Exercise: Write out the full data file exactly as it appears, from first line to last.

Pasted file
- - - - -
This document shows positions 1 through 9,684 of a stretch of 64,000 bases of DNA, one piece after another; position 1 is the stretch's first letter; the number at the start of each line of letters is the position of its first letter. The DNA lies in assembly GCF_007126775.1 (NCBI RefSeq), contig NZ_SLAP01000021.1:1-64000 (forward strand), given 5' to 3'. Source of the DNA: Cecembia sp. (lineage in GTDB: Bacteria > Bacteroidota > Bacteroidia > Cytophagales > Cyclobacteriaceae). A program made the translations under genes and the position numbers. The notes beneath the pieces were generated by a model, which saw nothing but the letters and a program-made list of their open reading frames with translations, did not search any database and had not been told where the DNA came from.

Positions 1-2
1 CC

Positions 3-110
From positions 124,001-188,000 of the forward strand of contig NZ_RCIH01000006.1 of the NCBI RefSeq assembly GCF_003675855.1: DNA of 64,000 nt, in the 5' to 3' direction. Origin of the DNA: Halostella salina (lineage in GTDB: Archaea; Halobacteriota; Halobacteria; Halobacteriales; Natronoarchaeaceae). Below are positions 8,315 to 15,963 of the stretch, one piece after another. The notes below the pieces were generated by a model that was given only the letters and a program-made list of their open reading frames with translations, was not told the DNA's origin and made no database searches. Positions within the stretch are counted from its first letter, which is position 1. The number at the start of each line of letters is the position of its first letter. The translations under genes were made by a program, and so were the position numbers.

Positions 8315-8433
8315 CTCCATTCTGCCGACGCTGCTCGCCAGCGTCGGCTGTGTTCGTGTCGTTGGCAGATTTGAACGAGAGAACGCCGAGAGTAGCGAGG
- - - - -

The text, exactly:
This document shows positions 1 through 9,684 of a stretch of 64,000 bases of DNA, one piece after another; position 1 is the stretch's first letter; the number at the start of each line of letters is the position of its first letter. The DNA lies in assembly GCF_007126775.1 (NCBI RefSeq), contig NZ_SLAP01000021.1:1-64000 (forward strand), given 5' to 3'. Source of the DNA: Cecembia sp. (lineage in GTDB: Bacteria > Bacteroidota > Bacteroidia > Cytophagales > Cyclobacteriaceae). A program made the translations under genes and the position numbers. The notes beneath the pieces were generated by a model, which saw nothing but the letters and a program-made list of their open reading frames with translations, did not search any database and had not been told where the DNA came from.

Positions 1-2
1 CC

Positions 3-110
From positions 124,001-188,000 of the forward strand of contig NZ_RCIH01000006.1 of the NCBI RefSeq assembly GCF_003675855.1: DNA of 64,000 nt, in the 5' to 3' direction. Origin of the DNA: Halostella salina (lineage in GTDB: Archaea; Halobacteriota; Halobacteria; Halobacteriales; Natronoarchaeaceae). Below are positions 8,315 to 15,963 of the stretch, one piece after another. The notes below the pieces were generated by a model that was given only the letters and a program-made list of their open reading frames with translations, was not told the DNA's origin and made no database searches. Positions within the stretch are counted from its first letter, which is position 1. The number at the start of each line of letters is the position of its first letter. The translations under genes were made by a program, and so were the position numbers.

Positions 8315-8433
8315 CTCCATTCTGCCGACGCTGCTCGCCAGCGTCGGCTGTGTTCGTGTCGTTGGCAGATTTGAACGAGAGAACGCCGAGAGTAGCGAGG